Curriculum Update

Curriculum Update

The latest developments in math, science, language arts and social studies

Tsunami Spurs Cross-Curricular Connections

In the first school week after December's tragic tsunami, nearly 30,000 educators logged on to www.discovery.com to view a video about tsunami formation. "As soon as it happened, educators saw it as a teachable moment and began [scouring] the Web for resources," confirms Gerry Wheeler, executive director of National Science Teachers Association.

And when word got out about the British 10-year-old who saved an entire beach of tourists because she had learned the early warning signs of tsunamis in school, it likely made the mission of educators all the more meaningful.

Skipping ahead in the curriculum was a tactic science teachers used upon return from the break. Tsunamis can be found in many earth science curricula, but generally as an adjunct to plate tectonics, earthquakes or water behavior, says Wheeler.

Teachers relied on multiple resources to complement their textbooks, digging up high-tech online simulations and videos and linking math and science with bathtub experiments to simulate 100-foot waves.

Curriculum administrators can encourage teachers to go beyond the surface of tsunamis and the disaster to explore related issues in science and society, says Wheeler.

In East Union, N.C., schools, Middle School Science Coordinator Lori Peyton immediately began sending teachers current events e-mails that include photos, satellite images and teaching tips. All 70 middle school teachers addressed the tsunami, says Peyton. Many shared non-fiction articles and online resources with their students.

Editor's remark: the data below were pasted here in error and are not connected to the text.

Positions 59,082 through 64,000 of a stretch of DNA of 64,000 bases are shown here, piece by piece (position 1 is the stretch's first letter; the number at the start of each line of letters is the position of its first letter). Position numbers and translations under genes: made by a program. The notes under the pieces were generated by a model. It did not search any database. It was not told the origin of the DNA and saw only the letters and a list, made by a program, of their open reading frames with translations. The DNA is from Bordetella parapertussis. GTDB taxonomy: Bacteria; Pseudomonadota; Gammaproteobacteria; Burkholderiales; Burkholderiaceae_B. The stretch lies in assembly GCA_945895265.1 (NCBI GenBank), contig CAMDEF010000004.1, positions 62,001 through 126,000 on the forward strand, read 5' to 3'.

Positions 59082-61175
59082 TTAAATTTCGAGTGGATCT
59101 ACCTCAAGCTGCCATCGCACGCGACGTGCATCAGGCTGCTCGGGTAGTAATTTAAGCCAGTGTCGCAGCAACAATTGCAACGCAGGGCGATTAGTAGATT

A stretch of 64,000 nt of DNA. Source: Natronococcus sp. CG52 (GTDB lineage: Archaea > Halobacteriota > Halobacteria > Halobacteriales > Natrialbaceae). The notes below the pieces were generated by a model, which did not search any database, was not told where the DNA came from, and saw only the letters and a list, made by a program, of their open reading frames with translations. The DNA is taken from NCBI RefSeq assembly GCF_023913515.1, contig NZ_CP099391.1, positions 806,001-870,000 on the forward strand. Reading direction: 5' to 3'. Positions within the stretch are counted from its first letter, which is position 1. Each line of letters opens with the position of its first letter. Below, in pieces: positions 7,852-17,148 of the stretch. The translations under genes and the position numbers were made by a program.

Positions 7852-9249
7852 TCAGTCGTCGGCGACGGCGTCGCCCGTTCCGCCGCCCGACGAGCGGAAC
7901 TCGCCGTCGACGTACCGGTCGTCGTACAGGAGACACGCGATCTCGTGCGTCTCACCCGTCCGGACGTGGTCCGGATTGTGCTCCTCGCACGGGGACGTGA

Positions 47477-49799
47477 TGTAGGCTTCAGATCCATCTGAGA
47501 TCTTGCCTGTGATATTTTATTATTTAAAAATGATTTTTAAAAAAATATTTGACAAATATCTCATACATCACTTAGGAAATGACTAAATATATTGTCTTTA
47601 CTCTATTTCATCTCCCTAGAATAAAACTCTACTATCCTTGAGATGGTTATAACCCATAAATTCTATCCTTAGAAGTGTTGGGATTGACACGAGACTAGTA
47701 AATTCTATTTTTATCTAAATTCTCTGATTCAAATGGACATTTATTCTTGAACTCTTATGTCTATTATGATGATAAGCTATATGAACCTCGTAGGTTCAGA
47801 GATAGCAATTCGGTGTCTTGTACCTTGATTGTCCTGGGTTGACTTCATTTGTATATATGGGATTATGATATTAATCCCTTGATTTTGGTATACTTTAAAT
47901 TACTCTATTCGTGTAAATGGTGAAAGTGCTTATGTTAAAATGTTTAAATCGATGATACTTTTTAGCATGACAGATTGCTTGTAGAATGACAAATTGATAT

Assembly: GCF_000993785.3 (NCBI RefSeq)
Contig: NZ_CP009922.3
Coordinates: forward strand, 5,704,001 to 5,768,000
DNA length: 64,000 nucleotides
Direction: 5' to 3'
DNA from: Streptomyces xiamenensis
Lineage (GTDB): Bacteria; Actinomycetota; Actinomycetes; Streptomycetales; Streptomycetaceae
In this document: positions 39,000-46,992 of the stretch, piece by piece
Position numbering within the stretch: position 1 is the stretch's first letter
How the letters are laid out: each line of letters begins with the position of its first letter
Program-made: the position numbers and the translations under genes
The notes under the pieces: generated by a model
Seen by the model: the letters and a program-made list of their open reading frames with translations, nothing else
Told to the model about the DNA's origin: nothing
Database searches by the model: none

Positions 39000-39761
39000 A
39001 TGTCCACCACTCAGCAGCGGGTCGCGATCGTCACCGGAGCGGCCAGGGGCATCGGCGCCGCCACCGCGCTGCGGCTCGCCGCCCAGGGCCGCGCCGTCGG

Science teacher Joanne Cape relied on these resources and more to extend tsunami lessons. After scouring the text for background on earthquakes, tsunamis and population dynamics and sharing videos about tsunamis, Cape guided students through an interdisciplinary project. Student groups researched topics like food distribution and disease control and completed papers with plans to tackle survival challenges.

Principals can help get their schools involved by encouraging teachers to analyze an event through different lenses, notes Wheeler. Consider that:

Math comes into play as students explore transportation and logistics.

History students can research other disasters or explore the long-term effects of similar events.

Language arts serves as the basis for community engagement or fundraising projects.

Many educators are reinforcing lessons with fundraising events benefiting tsunami survivors. For example, pint-sized philanthropists at Quogue Elementary School in New York peddled handmade crafts and raffle tickets to raise more than $5,000 for UNICEF.

--Lisa Fratt

Bio/Math Duo

Recent advances such as the sequencing of the human genome have resulted in emerging fields of biology. And biological ideas inspire new information science concepts and methods. Because higher education is exposing students to mathematical and biological sciences connections more, it's time for high schools to catch up.

High schools have made some progress in this area, say Fred Roberts, director of the Center for Discrete Mathematics and Theoretical Computer Science, a consortium based at Rutgers University that's been involved in math-science interfaces for more than a decade.

DIMACS's Bio-Math Connect Institute takes it a step further. The annual summer program allows teachers of both subject areas to develop classroom materials and plan interdisciplinary follow-up activities for their schools. It's the second BMCI but the first time math and biology teachers will be paired. As one math teacher who attended in 2004 said, "I now have the knowledge and confidence to bring specific examples of how math is used in current biology research."

www.dimacs.rutgers.edu